7 Criteria for Effective Feedback

Buffer has a great post up titled How to Give and Receive Feedback at Work. The idea is that feedback is incredibly important, yet many people don’t give or receive it well. Over the years, I’ve had many feedback related conversations and can attest to its inherent challenges.

Here are 7 criteria for effective feedback from the post:

  1. The feedback provider is credible in the eyes of the feedback recipient
  2. The feedback provider is trusted by the feedback recipient
  3. The feedback is conveyed with good intentions
  4. The timing and the circumstances of giving the feedback are appropriate
  5. The feedback is given in an interactive manner
  6. The feedback message is clear
  7. The feedback is helpful to recipient

Head over to How to Give and Receive Feedback at Work and commit to providing and taking better feedback at work.

What else? What are some other thoughts on feedback?

3 thoughts on “7 Criteria for Effective Feedback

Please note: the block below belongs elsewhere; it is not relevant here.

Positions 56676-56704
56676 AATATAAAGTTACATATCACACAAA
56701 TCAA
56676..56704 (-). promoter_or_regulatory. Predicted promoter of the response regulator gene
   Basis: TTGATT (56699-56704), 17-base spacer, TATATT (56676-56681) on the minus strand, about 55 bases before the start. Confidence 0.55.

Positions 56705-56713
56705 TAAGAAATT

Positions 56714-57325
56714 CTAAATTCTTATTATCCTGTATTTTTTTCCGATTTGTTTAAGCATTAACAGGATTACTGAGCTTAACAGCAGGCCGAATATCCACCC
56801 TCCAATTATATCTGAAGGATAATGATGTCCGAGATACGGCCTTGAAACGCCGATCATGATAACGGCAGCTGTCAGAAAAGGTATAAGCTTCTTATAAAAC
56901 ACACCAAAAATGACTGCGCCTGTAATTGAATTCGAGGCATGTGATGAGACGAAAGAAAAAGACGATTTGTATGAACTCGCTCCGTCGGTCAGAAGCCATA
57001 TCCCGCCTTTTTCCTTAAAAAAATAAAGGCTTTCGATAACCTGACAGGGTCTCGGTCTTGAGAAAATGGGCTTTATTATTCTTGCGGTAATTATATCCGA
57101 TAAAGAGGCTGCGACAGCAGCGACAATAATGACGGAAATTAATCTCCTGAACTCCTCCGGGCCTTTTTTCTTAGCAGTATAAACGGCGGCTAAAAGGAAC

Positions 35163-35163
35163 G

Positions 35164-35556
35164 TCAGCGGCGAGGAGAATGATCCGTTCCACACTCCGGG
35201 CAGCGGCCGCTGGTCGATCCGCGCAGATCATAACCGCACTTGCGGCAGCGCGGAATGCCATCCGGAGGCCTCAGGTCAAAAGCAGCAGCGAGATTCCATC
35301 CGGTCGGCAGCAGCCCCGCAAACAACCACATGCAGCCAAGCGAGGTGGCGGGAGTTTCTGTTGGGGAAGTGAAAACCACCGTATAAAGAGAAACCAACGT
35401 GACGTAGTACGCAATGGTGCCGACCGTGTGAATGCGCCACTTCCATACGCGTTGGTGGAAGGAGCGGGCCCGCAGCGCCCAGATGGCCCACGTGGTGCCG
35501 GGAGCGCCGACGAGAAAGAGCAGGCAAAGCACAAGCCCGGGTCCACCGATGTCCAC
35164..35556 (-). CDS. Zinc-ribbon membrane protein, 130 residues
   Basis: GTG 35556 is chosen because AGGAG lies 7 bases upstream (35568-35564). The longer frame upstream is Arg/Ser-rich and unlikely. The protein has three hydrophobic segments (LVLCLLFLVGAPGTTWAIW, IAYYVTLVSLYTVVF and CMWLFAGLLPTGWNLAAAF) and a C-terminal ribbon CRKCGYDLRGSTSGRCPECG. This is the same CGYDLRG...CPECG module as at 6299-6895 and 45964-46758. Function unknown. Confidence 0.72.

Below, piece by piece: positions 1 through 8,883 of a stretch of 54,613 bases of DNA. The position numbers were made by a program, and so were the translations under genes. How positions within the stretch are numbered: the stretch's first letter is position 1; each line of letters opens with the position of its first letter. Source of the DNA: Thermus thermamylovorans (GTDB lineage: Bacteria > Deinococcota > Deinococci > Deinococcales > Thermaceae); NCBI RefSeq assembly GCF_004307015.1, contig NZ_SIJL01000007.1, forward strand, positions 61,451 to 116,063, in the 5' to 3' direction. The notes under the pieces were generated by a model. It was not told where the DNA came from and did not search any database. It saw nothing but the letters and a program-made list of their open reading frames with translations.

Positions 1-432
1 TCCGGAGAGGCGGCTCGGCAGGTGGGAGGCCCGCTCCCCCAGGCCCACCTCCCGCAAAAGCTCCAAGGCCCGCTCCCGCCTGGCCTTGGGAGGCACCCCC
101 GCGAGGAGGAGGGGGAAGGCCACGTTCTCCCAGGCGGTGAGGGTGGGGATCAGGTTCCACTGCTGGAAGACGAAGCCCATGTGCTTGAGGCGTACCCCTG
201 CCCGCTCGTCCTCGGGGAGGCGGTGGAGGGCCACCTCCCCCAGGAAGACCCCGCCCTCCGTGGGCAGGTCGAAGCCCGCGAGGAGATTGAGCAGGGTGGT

1. Candid feedback should NOT be an EVENT that occurs among team members, but should be a normal part of the conversation. Candor allows an organization to operate more efficiency by eliminating waste caused by misunderstandings, incomplete communication and assumptions.

    Providing feedback on individual performance (either hierarchical or peer-to-peer) is included and DESIRED by A-players. They know they need the feedback from others to grow their strengths and minimize their weaknesses.

    A start-up without candor will waste a lot of cash jumping around chasing the ball.

  2. While it is important for employees to offer & receive feedback in the workplace, it is not required. However, for an owner it should be a requirement. Owners or “bosses” should always offer feedback on the projects they distribute. The owner is the one with the business plan, the employees are the tools used to carry out that plan. Without feedback from the leader, employees will never know if they are on the right track with the business plan or not & will work towards their own expectations.

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